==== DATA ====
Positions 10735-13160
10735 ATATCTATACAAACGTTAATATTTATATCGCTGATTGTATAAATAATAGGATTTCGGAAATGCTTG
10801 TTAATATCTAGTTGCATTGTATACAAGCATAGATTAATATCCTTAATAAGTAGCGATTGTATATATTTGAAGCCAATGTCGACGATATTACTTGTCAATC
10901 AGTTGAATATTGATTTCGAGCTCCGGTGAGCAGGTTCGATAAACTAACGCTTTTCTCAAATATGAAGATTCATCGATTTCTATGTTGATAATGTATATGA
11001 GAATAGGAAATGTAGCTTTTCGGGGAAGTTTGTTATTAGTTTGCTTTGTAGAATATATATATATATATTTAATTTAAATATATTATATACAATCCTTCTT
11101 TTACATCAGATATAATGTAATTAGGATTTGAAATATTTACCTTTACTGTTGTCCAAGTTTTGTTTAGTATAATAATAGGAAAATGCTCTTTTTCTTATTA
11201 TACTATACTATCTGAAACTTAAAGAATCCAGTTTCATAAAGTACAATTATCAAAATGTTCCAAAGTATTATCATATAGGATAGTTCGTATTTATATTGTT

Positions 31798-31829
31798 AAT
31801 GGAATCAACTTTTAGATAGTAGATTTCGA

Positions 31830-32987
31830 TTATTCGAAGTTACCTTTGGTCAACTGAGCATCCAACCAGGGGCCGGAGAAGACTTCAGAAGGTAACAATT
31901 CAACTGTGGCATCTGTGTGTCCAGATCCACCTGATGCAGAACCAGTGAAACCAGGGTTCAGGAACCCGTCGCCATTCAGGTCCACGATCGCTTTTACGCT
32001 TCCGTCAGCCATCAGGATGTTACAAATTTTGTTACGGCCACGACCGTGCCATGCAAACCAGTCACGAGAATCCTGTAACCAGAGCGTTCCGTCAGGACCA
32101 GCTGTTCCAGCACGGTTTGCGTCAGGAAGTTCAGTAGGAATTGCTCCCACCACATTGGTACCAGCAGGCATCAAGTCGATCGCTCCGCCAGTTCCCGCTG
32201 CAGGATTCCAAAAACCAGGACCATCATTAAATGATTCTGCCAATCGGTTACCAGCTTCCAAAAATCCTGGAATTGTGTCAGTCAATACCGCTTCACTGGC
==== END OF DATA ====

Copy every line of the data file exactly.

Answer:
Positions 10735-13160
10735 ATATCTATACAAACGTTAATATTTATATCGCTGATTGTATAAATAATAGGATTTCGGAAATGCTTG
10801 TTAATATCTAGTTGCATTGTATACAAGCATAGATTAATATCCTTAATAAGTAGCGATTGTATATATTTGAAGCCAATGTCGACGATATTACTTGTCAATC
10901 AGTTGAATATTGATTTCGAGCTCCGGTGAGCAGGTTCGATAAACTAACGCTTTTCTCAAATATGAAGATTCATCGATTTCTATGTTGATAATGTATATGA
11001 GAATAGGAAATGTAGCTTTTCGGGGAAGTTTGTTATTAGTTTGCTTTGTAGAATATATATATATATATTTAATTTAAATATATTATATACAATCCTTCTT
11101 TTACATCAGATATAATGTAATTAGGATTTGAAATATTTACCTTTACTGTTGTCCAAGTTTTGTTTAGTATAATAATAGGAAAATGCTCTTTTTCTTATTA
11201 TACTATACTATCTGAAACTTAAAGAATCCAGTTTCATAAAGTACAATTATCAAAATGTTCCAAAGTATTATCATATAGGATAGTTCGTATTTATATTGTT

Positions 31798-31829
31798 AAT
31801 GGAATCAACTTTTAGATAGTAGATTTCGA

Positions 31830-32987
31830 TTATTCGAAGTTACCTTTGGTCAACTGAGCATCCAACCAGGGGCCGGAGAAGACTTCAGAAGGTAACAATT
31901 CAACTGTGGCATCTGTGTGTCCAGATCCACCTGATGCAGAACCAGTGAAACCAGGGTTCAGGAACCCGTCGCCATTCAGGTCCACGATCGCTTTTACGCT
32001 TCCGTCAGCCATCAGGATGTTACAAATTTTGTTACGGCCACGACCGTGCCATGCAAACCAGTCACGAGAATCCTGTAACCAGAGCGTTCCGTCAGGACCA
32101 GCTGTTCCAGCACGGTTTGCGTCAGGAAGTTCAGTAGGAATTGCTCCCACCACATTGGTACCAGCAGGCATCAAGTCGATCGCTCCGCCAGTTCCCGCTG
32201 CAGGATTCCAAAAACCAGGACCATCATTAAATGATTCTGCCAATCGGTTACCAGCTTCCAAAAATCCTGGAATTGTGTCAGTCAATACCGCTTCACTGGC